Smart Money Tips

Buckets of Money: A Better Saving Strategy

Are you a goal-setter? Or do you just go with the flow? Maybe you’re married and one of you fits the former category while the other is in the latter bucket. Funny how opposites can attract sometimes.

One thing we all share, though, is that it takes planning to build wealth and then maintain it so it can last a lifetime and beyond. Strategies are needed to help us stay on track – that goes for savers, spenders, and all folks in between. 

What’s the Bucket Approach?

One strategy you may have heard of lately is the bucketing method. Think back to when you were a kid: Did you have a piggy bank that you dropped coins into with the hope that it’d one day be so full you would have to crack it open and tally up your treasure? Well, that’s kind of what bucketing your cash as an adult is like. 

Bucketing is simply segregating money into different accounts, each with its own purpose. For instance, you might have a near-term goal to fund an exciting European vacation, an intermediate goal to pay off your mortgage, and a stretch goal to buy a fancy car. Each of those wants, needs, and desires can have a singular account for you to track your progress more easily.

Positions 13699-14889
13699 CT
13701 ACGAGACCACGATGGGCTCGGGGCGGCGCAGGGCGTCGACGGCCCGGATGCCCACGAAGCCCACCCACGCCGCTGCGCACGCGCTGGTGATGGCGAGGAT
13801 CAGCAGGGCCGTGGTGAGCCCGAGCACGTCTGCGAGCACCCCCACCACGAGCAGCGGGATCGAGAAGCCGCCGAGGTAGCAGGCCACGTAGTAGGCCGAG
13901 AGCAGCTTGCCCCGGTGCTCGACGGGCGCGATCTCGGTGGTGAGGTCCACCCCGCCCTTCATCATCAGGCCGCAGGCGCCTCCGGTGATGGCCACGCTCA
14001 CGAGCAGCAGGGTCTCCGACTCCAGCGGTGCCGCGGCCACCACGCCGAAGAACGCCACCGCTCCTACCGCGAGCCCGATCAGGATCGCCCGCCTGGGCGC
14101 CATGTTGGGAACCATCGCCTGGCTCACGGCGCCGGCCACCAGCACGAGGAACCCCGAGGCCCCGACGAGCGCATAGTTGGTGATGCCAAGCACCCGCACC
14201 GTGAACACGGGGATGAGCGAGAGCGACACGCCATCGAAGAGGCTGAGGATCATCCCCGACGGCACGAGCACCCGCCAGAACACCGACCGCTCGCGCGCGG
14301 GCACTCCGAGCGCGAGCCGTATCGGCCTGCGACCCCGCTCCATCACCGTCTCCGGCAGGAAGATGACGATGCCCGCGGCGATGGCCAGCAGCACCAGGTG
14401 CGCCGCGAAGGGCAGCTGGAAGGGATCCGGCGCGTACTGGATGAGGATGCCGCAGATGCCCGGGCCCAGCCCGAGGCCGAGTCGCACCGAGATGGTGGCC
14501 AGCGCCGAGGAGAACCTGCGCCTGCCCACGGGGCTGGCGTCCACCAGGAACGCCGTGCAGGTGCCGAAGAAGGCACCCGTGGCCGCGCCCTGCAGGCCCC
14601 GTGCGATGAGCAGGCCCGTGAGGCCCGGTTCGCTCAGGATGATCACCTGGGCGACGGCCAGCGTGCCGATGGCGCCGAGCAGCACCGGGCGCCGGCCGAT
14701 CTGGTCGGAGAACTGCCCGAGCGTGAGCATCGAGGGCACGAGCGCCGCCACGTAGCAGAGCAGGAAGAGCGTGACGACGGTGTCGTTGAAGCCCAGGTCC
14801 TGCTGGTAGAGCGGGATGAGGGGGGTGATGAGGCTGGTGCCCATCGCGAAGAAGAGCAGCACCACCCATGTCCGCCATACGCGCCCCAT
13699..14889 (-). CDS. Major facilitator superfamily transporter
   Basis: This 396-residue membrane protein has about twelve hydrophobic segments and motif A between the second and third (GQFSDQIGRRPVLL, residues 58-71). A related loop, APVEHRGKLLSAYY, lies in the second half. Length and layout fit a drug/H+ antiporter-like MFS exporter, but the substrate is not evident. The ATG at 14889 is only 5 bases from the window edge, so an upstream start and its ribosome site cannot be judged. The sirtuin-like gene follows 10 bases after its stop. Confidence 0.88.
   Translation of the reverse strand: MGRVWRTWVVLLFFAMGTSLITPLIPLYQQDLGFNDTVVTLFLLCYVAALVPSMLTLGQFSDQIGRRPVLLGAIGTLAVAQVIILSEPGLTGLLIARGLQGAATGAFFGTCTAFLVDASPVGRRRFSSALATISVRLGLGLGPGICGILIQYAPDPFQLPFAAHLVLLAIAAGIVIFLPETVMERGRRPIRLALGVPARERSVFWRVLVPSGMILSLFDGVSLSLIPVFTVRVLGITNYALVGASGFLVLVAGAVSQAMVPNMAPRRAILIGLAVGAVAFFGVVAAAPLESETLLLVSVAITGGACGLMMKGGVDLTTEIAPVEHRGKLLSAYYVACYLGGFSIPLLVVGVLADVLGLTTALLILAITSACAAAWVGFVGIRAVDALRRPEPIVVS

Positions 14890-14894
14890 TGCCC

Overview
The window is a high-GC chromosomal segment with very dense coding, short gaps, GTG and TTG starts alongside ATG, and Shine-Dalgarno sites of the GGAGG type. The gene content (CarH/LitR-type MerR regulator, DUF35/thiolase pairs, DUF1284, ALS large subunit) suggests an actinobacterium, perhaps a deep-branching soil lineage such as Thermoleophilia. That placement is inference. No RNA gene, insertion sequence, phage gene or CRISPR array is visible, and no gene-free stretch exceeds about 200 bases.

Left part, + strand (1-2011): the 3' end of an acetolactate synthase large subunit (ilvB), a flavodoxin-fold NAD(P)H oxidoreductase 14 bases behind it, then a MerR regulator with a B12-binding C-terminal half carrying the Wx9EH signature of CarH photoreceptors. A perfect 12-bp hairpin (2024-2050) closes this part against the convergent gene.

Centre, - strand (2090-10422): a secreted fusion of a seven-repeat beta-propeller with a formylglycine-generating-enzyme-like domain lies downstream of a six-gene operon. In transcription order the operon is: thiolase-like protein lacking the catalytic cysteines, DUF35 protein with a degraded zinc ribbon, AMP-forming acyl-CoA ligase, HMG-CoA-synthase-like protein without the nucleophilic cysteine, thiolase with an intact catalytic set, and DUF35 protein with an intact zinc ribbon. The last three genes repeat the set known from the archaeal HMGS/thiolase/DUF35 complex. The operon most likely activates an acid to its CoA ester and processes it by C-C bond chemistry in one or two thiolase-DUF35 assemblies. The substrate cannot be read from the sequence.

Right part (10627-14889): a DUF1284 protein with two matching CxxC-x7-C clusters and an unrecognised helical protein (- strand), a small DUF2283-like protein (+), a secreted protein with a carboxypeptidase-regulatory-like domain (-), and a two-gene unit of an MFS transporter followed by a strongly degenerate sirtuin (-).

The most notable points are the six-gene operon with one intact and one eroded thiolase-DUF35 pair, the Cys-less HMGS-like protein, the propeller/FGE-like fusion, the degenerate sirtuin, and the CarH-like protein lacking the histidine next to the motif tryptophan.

A Twist on Planning Ahead

You already do this through other types of accounts. You’re a bucketing wizard if you have a Roth IRA, Traditional IRA, and 401(k) for retirement, Health Savings Account (HSA) for medical savings, and a 529 college savings plan for your kids. 

Bucketing works so well because it takes our behavioral quirks and flaws and sets them up to be an advantage. You see, all of us tend to get more serious and ambitious about accomplishing a mission when we have tangible proof that progress is being made. So, if you lump all your money together in a big pot, it’s hard to track how you’re doing for specific goals. But by setting up accounts designated for a particular purpose, more often than not you can reach your target sooner with more joy along the way.